​LEAN has been around long enough to have been used selfishly.

Just mentioning it will cause an eye roll in a lot of people. Sadly, I have experienced it myself as well as “total commitment” to LEAN that ended within 4-5 months of when it was launched. While my team did some amazing things with LEAN (like tripling production in 6 weeks at record high yield), most of the company did not see the same benefit. Frankly one department ramped up and threw away more parts!

I know I sound like a political strategist playing both sides of the argument. Before you skip this blog for another one, hear me out.


There is a hidden gem buried deep in the LEAN jargon.

Success is political and it creates rivals. Who gets the spotlight, for how long and for what reason gets political. Those who made significant contributions or have very specialized (and hard to replace) knowledge can trap less experienced leaders. Those who perceive themselves to be “golden children” are DEFINITELY political. If you are leading a LEAN transformation, which departments play along to give help will be political without a pair of big feet stomping the guilty party into submission.

While plenty of managers and organizations have tried LEAN with varying degrees of success, too many have missed one thing. LEAN is more than moving people rather than parts.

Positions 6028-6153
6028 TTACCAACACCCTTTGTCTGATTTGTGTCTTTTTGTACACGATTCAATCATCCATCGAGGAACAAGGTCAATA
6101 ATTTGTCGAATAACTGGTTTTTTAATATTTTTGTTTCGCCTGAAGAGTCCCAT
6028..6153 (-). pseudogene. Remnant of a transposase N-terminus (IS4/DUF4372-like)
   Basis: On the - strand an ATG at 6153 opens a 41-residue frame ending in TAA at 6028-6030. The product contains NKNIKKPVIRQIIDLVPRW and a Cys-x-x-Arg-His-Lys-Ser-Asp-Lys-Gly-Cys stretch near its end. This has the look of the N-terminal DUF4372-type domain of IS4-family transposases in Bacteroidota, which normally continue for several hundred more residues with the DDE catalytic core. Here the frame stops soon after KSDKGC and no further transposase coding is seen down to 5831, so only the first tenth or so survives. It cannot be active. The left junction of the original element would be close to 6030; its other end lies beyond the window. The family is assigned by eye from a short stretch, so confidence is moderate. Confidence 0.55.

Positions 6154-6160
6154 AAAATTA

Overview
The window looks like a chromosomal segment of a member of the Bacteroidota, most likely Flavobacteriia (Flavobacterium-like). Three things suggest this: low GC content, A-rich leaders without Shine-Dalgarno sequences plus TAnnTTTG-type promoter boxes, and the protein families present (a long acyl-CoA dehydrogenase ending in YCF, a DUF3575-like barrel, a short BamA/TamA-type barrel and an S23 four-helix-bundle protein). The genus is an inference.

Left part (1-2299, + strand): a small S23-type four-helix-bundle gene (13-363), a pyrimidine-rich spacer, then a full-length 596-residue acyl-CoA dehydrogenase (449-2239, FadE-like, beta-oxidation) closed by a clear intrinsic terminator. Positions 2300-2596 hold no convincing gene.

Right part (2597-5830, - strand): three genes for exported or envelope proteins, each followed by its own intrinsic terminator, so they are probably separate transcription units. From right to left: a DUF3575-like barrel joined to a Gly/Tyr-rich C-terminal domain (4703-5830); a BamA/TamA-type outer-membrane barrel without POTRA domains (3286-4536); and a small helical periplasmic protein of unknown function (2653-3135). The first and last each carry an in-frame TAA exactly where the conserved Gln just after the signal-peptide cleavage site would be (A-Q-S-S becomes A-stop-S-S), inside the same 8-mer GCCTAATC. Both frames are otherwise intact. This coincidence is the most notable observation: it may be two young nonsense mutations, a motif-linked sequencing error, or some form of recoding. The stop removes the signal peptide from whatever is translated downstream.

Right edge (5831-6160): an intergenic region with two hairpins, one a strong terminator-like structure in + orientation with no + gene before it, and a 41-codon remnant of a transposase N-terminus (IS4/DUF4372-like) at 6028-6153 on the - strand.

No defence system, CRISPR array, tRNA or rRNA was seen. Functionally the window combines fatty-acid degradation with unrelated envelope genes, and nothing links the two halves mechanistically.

LEAN CAN transform people’s hearts and minds.

It certainly did for my team. One of my harshest critical became one of my strongest allies. Thanks to her support, most of the rest of the team either got more involved or jumped in with both feet for the first time.

LEAN can transform a team from playing the never-ending game of whose fault is it anyway to lets do this together. It can strongly encourage people with tons of specialized knowledge to train other employees in order to lead their own Kiazen event as well as show the best results.

LEAN can force people out of their comfort zones and into learning new skills as well as helping others succeed. All of this is possible for those who seek to truly transform their culture and their team’s mindset.

LEAN allows the status quo to be systematically challenged and replaced. Just be careful of someone reverting back when you aren’t looking!


With the right goals, people and leaders taking part, there is no reason why LEAN can’t be a wonderful experience where your team unites and crushes your goals.

Image source: Dan Hadfield​ via Unsplash